FATWA: Upon marriage, my husband promised to make monthly payments to me but he has not. Can this be part of my will as a debt upon inheritance?

Asalamu Aleykum,


I wonder if you can guide me on a personal matter. I have written my will and alhumdullilah have advised my executors to seek guidance from a knowledged sheikh in order to ensure inheritance is distributed according to sharia law. Inshallah it will be.


However there is a matter, which I want to include in my will. I remarried recently and as my husband, he will be entitled to a share of the inheritance, as yet we have no children and it may not be possible. Upon marriage my husband agreed to make monthly payments to me. However to date he has never paid me, he is a good man, I have had no problems in his treatment of me and I consider him to be a good man alhumdullilah. 


Having brought up the issue of the non payments he said he would make payments however months later he still hasn't. In short I would like to ask if I can consider the non payments as debt he owes me. As I would like to include his debt in my will as money owed.


Please don't get me wrong I have no resentment against him but I consider it my haq, as when we agreed marriage we discussed a keep for me and it was him who Came up with this figure. The question is can I add this in my will. Im conscious it may cause him hurt at the time my will is read but as a Muslim we should all be good for our words and I although I am sure in my lifetime this conversation will come up with him.


And may even get resolved but if it doesn't and he still doesn't pay me do I islamically have the right to write such a request in my will, is it permitted?


Looking forward to your response


Best wishes 

[Name Withheld for Privacy]



Al-salamu ‘alaykum,


I pray that Allah keeps you and your family in Allah’s grace and surrounds you with forgiveness and blessings. If I understand correctly, the money promised to you is not a part of your mahr but is a part of your maintenance (nafaqah) agreed upon beforehand. In the opinion of the majority of jurists, nafaqah agreements are permissible and they can expressly be adjusted or modified at a later date on the basis of need and ability. There is no indication in your message that this nafaqah agreement has been modified or altered and if your husband has not made payments because he is financially unable to do so, I would strongly urge you to modify the agreement to reflect both your needs and his ability, especially since he seems to be an acceptable spouse in all other regards. This would be more blessed and pure in God’s eyes. However, assuming that he is able to pay and that the agreement has not been modified and that he has acknowledged this as money owed to you per the agreement, there is no disagreement that I am aware of among the various schools of thought that this money constitutes a debt upon the husband owed to the wife. It is certainly permissible to state in your will that your calculation of the nafaqah is for this amount and that if your husband does not contest the amount accrued, then it is well settled in Islamic law that the payments of debt take priority in inheritance. In other words, whatever your husband is to inherit from you, before he may inherit any amount of money, his debts towards you must be discharged. I think it is permissible for you to make explicit what is already the rule of Shari‘ah that before collecting his inheritance, the amount owed to you must be subtracted from such an inheritance. Moreover, it is permissible for you to calculate the amount owed to you and request that this amount be subtracted from the inheritance. As a matter of righteousness before Allah, make sure that your husband does not contest or disagree with the amount owed to you. So for instance, if you think you are owed one-thousand dollars, make sure that your husband confirms that in fact this is the amount owed. Preferably, add as a codex to your will some form of written acknowledgement by your husband of his debt to you and how it is to be calculated month-to-month.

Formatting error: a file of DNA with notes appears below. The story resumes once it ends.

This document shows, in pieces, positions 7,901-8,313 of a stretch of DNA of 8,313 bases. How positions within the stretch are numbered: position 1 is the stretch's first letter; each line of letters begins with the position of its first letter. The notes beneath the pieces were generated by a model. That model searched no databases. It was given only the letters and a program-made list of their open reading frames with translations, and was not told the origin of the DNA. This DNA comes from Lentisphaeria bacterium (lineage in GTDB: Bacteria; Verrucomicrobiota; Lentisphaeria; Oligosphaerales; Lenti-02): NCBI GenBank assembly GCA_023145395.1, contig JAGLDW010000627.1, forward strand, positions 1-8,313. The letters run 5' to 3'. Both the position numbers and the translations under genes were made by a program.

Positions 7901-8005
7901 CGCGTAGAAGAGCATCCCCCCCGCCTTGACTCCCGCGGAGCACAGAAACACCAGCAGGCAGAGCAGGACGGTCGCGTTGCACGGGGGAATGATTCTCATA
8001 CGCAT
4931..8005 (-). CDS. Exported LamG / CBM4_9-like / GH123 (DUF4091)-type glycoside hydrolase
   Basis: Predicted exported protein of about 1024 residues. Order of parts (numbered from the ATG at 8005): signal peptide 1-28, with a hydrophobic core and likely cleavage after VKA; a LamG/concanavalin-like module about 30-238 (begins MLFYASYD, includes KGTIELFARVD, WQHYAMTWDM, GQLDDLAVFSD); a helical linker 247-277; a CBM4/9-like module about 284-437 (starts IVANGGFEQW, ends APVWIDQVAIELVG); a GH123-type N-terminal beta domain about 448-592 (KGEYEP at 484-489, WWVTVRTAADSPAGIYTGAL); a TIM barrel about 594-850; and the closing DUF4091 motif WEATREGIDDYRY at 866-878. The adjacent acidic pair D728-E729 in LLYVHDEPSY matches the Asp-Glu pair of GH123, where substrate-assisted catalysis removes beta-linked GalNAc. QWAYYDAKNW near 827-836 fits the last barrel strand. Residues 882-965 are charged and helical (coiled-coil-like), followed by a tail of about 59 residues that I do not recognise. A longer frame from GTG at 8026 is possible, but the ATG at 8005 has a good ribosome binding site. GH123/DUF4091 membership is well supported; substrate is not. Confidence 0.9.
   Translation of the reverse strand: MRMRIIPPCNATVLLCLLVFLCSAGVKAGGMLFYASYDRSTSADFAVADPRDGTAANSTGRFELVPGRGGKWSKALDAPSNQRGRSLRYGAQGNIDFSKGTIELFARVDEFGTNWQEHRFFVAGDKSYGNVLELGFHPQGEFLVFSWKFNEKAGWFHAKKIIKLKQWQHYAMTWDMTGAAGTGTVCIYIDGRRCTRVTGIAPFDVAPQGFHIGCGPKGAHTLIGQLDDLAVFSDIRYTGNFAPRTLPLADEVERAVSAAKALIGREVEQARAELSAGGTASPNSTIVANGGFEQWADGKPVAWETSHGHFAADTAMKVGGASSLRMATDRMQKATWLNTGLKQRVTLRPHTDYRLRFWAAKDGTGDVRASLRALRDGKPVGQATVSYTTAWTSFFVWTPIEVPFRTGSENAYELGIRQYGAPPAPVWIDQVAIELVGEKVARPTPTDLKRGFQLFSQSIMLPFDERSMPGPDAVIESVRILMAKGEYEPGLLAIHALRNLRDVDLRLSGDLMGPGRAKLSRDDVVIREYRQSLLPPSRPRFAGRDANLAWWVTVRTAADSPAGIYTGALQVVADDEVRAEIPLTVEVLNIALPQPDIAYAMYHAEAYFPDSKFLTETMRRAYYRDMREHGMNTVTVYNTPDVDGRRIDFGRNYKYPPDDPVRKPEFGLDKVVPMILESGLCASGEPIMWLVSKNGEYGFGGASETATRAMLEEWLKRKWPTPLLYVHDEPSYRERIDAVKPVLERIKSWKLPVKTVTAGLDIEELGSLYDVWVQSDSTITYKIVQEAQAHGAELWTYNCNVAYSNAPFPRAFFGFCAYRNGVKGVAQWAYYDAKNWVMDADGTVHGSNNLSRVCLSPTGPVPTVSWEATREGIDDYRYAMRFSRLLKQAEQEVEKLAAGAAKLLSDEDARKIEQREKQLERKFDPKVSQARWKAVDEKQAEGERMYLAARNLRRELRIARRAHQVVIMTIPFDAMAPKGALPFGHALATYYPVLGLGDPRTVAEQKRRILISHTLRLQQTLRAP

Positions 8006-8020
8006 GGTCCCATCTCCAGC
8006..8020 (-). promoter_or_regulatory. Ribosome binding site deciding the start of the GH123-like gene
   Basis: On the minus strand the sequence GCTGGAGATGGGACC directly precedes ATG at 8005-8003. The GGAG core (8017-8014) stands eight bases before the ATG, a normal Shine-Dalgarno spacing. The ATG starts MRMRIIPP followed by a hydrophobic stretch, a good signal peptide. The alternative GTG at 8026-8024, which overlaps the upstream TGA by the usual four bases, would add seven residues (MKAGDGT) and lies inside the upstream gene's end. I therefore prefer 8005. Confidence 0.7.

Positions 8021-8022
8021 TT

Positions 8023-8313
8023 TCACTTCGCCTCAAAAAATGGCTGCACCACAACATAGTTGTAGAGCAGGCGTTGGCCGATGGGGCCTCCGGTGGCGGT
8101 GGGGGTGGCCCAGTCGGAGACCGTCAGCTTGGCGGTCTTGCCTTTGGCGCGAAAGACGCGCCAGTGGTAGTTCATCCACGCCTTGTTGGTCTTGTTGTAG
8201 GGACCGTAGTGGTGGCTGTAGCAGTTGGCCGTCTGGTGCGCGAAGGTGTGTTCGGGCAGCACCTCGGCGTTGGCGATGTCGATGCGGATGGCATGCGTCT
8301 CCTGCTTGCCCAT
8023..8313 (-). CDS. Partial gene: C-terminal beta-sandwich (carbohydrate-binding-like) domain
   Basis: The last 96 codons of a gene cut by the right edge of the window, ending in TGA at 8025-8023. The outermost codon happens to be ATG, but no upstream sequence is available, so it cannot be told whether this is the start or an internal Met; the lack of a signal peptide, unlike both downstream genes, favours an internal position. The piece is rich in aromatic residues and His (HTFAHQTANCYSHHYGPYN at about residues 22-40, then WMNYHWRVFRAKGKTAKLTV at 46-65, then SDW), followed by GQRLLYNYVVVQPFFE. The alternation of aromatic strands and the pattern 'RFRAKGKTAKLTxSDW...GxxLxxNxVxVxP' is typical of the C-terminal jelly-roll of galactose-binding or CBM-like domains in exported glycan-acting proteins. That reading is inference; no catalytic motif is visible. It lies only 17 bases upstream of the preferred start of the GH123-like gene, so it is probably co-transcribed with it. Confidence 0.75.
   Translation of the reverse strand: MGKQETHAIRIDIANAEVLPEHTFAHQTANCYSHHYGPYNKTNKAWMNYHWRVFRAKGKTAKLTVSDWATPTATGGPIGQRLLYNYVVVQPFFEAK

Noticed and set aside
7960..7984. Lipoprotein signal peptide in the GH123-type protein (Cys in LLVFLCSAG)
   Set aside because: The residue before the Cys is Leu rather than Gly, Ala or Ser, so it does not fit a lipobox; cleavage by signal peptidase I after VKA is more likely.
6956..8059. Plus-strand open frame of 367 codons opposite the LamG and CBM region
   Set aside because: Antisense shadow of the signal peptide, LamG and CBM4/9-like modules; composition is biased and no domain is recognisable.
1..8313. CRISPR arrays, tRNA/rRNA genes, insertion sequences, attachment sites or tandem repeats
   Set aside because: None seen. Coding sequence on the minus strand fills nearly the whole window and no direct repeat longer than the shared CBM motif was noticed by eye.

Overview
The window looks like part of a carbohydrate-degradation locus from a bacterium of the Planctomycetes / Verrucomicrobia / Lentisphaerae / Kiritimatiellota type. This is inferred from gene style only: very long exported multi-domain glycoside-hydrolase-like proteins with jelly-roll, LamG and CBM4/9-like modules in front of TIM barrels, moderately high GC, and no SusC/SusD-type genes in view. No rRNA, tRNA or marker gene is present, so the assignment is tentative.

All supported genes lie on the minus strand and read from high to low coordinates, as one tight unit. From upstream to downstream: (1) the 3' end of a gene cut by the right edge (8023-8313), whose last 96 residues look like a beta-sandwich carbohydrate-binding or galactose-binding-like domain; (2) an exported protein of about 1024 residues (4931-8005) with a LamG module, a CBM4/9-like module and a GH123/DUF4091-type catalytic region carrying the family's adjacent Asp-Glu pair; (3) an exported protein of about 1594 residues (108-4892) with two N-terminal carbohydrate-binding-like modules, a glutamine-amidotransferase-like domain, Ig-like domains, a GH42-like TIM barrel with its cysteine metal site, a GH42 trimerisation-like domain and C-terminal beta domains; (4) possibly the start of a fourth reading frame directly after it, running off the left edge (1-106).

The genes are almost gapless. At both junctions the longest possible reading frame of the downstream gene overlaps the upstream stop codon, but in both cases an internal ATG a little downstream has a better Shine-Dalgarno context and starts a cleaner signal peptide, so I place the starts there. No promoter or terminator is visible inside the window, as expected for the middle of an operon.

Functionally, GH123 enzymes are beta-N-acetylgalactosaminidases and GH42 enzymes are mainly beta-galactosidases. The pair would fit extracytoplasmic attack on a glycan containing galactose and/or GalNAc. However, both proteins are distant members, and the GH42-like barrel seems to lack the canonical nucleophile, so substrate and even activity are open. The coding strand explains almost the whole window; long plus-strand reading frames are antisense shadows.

I understand that, al-hamdulillah, you have a good relationship, but you are correct that if indeed this is your agreement, then you have a vested haqq and it is your right to insist upon the enforcement of this haqq. I hope that this has answered your question and you can write me with further questions if they occur to you. This is my fatwa on the matter, and only Allah knows best and we always ask for Allah’s forgiveness and blessings.


Al-salamu ‘alaykum.


Shaykh Abou El Fadl